Like most women, I love bath and beauty products. So this year for Christmas, I decided to make some to give as gifts.
I'll start off with the project that gave me the most amounts of quieted, internal hissy fits. The bath fizzy.
Martha's directions seemed simple enough. But heavens-to-Betsy, I severely underestimated these little fizzies. You have to be sure not to add too many water spritzes, or else you'll have your fizzies bubbling out of the mold like I did. I wish I had a photo of my failure. In hindsight, it was quite humorous.
My third attempt (I made one batch and divided it into thirds to make different colours) turned out pretty well. They were a little on the dry side, so they crumbled a bit. Whatever....they still worked! Give them a go, but just be patient and try small batches until you get the hang of it.
I found a recipe for bath salts at Canadian Living.com. It was a very easy project, and I'm not sure why I didn't photograph it.
I scented my salts with lemon essential oil and added some lavender buds. Yummers.
Last but not least...my favourite. It's SO GOOD. But only make and use it if you enjoy smelling cookies. Because you will end up smelling like a cookie. Which, in my opinion, is friggin' fantastic.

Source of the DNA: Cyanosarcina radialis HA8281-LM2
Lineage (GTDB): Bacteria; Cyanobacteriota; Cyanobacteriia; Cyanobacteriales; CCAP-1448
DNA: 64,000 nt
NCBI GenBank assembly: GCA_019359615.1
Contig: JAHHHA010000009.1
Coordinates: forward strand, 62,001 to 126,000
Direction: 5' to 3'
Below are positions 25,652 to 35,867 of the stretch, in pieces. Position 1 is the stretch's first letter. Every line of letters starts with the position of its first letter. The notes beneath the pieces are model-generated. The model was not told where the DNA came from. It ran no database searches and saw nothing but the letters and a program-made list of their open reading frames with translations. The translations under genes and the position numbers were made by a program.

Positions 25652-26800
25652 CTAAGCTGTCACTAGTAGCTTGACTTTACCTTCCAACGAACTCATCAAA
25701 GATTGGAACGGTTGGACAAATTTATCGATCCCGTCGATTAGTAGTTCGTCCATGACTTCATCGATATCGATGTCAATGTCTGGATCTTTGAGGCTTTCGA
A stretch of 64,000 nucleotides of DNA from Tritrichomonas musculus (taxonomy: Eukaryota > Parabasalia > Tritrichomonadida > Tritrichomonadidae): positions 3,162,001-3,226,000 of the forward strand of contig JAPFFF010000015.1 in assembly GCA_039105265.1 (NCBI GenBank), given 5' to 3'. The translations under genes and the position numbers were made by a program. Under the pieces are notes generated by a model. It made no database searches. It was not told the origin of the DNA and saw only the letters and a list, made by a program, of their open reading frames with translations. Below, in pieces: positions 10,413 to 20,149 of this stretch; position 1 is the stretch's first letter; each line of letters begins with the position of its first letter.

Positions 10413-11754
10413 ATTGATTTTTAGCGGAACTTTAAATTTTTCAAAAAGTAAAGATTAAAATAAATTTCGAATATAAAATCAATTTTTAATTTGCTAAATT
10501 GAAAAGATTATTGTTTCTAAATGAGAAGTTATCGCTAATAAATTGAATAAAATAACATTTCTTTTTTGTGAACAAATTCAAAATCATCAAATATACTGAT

This vanilla brown sugar scrub can be used on your hands or on every last inch of skin. The ingredients are probably sitting in your cupboard or pantry right now. So go make it!!
I really like it because it exfoliates AND moisturizes. And you could eat it. Bonus. The only thing I would recommend is to keep it in the fridge and use it quickly. If you leave it sitting out, you'll have to be very careful not to let water sit in it as it could grow...stuff. Bacteria kind of stuff. Yeah. Ewwww.
This scrub is a close second to the one that I like to buy from a little made-on-location soap boutique in Peterborough called Simple. Their vanilla bean body scrub smells like candy. And don't even get me started on how delicious their bath fizzies are....
I should also mention that the ingredients for all of these projects were mostly purchased at a bulk food store. Citric acid (used for the fizzies) was not available 'in bulk' and thus was a little bit more expensive.
Have a happy Monday!